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Accelerating Your Journey to Creating HR Analytics Value

Updated: Jul 10, 2018

In mid-July, Professor Andy Charlwood from the University of Leeds and Nigel Dias from 3n Strategy will host a webinar on the findings of their recently published HR analytics strategy report.

Six years ago, 3n Strategy devised a framework that broke HR analytics functions down into six strategic development areas. These areas were (and are) based on our strategic HR data practice methodology, which we use whilst working with organisations to design their complete HR analytics strategies. In 2015, we designed a tool which asked HR analytics leaders to respond to 28 questions (now 37), measuring their strengths and weaknesses across all six areas, providing recommendations for where to invest time and resources. Whilst at a conference, Patrick Coolen and Auke IJsselstein from ABN AMRO suggested that we democratise the tool, benchmarking everyone in the room against each other - and the HR Analytics ThinkTank was born.

In 2018, the ThinkTank has grown beyond any one conference, with over 100 HR analytics leaders allowing us to analyse their journeys over the last three years. Partnering with the academic brainpower of the University of Leeds, led by Professor Andy Charlwood, the ThinkTank can now examine topics such as:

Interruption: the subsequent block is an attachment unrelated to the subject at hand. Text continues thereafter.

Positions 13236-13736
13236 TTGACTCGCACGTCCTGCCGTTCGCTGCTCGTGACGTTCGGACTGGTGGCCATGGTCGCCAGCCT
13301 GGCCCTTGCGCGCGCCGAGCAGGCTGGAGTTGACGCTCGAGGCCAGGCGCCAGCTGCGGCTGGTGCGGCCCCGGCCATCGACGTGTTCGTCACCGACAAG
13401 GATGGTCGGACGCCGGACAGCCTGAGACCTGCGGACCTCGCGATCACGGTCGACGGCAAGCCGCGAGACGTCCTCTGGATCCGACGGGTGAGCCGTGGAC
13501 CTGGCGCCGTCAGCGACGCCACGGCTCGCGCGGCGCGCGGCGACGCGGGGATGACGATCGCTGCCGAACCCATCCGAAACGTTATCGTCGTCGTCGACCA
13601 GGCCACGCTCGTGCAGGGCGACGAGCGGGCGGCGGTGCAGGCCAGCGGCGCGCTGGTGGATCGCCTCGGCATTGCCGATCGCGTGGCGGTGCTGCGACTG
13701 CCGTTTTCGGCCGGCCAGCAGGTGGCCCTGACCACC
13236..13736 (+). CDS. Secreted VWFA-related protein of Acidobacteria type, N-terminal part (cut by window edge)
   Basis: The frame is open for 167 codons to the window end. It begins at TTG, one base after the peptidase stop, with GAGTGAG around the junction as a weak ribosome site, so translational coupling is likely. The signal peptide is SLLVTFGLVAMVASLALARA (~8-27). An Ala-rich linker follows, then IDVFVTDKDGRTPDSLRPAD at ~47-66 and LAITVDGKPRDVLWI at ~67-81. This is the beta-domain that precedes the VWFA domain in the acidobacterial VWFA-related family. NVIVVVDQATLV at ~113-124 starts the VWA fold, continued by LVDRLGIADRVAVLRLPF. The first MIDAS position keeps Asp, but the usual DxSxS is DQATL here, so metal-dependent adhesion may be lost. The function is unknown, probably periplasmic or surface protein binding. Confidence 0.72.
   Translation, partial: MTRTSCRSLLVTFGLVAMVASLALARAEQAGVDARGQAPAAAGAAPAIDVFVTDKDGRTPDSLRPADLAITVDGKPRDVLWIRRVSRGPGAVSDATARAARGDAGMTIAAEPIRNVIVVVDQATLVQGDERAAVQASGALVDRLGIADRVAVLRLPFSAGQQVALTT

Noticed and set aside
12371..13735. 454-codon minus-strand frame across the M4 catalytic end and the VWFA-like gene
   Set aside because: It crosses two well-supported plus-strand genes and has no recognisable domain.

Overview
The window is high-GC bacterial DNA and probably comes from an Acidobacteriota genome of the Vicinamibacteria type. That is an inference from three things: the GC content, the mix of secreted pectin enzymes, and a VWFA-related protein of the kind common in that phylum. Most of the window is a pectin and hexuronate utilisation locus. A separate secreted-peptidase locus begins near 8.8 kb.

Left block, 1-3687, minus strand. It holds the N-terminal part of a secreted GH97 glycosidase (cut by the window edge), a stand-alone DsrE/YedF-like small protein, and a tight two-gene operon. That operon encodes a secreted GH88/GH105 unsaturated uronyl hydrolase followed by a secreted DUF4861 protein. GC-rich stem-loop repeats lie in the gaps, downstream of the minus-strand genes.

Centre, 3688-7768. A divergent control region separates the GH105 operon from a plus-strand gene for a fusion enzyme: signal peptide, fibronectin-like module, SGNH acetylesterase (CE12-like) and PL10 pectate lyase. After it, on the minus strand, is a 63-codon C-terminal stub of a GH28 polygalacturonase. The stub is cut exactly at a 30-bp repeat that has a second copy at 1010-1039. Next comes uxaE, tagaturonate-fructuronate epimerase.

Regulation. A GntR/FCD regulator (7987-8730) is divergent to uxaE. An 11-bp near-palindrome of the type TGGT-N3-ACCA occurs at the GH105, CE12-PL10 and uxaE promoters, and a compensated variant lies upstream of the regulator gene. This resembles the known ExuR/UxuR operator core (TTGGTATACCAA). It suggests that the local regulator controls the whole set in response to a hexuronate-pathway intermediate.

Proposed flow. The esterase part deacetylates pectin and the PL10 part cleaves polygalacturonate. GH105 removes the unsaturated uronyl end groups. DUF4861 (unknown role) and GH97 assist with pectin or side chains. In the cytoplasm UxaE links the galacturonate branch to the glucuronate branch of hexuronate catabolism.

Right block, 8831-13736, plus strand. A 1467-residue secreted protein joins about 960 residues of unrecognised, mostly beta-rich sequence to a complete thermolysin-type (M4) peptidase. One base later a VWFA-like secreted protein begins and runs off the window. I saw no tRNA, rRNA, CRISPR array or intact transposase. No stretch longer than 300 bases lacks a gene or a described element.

1. What value are different HR analytics functions creating?

  2. What types of investments into HR analytics create that value?

  3. What type of value can be created in less than 12 months, 1-2 years, 2-3 years and 4+ years?

  4. What can organisations do (supported by evidence) to speed up that journey to HR analytics value?

Note: The ThinkTank has just published a paper, entitled 'How do organisations successfully build HR analytics functions?'. If you would like to receive a copy (and join the ThinkTank - it's free), please complete this form. If you would like to attend a free webinar with Professor Andy Charlwood and myself, please register here.

Before you accelerate your journey, do you know what that journey is?

One of the biggest blockers to creating HR analytics value is the inability to articulate what HR analytics value is. In last year's researched, we decided to validate if 'descriptive', 'diagnostic', 'predictive' and 'prescriptive' maturities made sense, and what those differences made in practicality. 77% of our research community considered themselves to be 'descriptive' or 'diagnostic', and when pressed, struggled to explain what more advanced analytics value was.

Remember! When it comes down to it, the value HR analytics will add to your business is directly linked to how much it will improve the way your organisation makes people-decisions. Or more specifically, the way in which is answers a question about your people - if your use of HR data and metrics isn't helping someone to answer the right question, at the right time, which the right level of insights, then it isn't adding the value it should (or shouldn't) be.

There is no shortage of best practice advice about how HR analytics 'ought' to be done - our research showed this advice suffers from some key limitations

Types of HR Analytics Function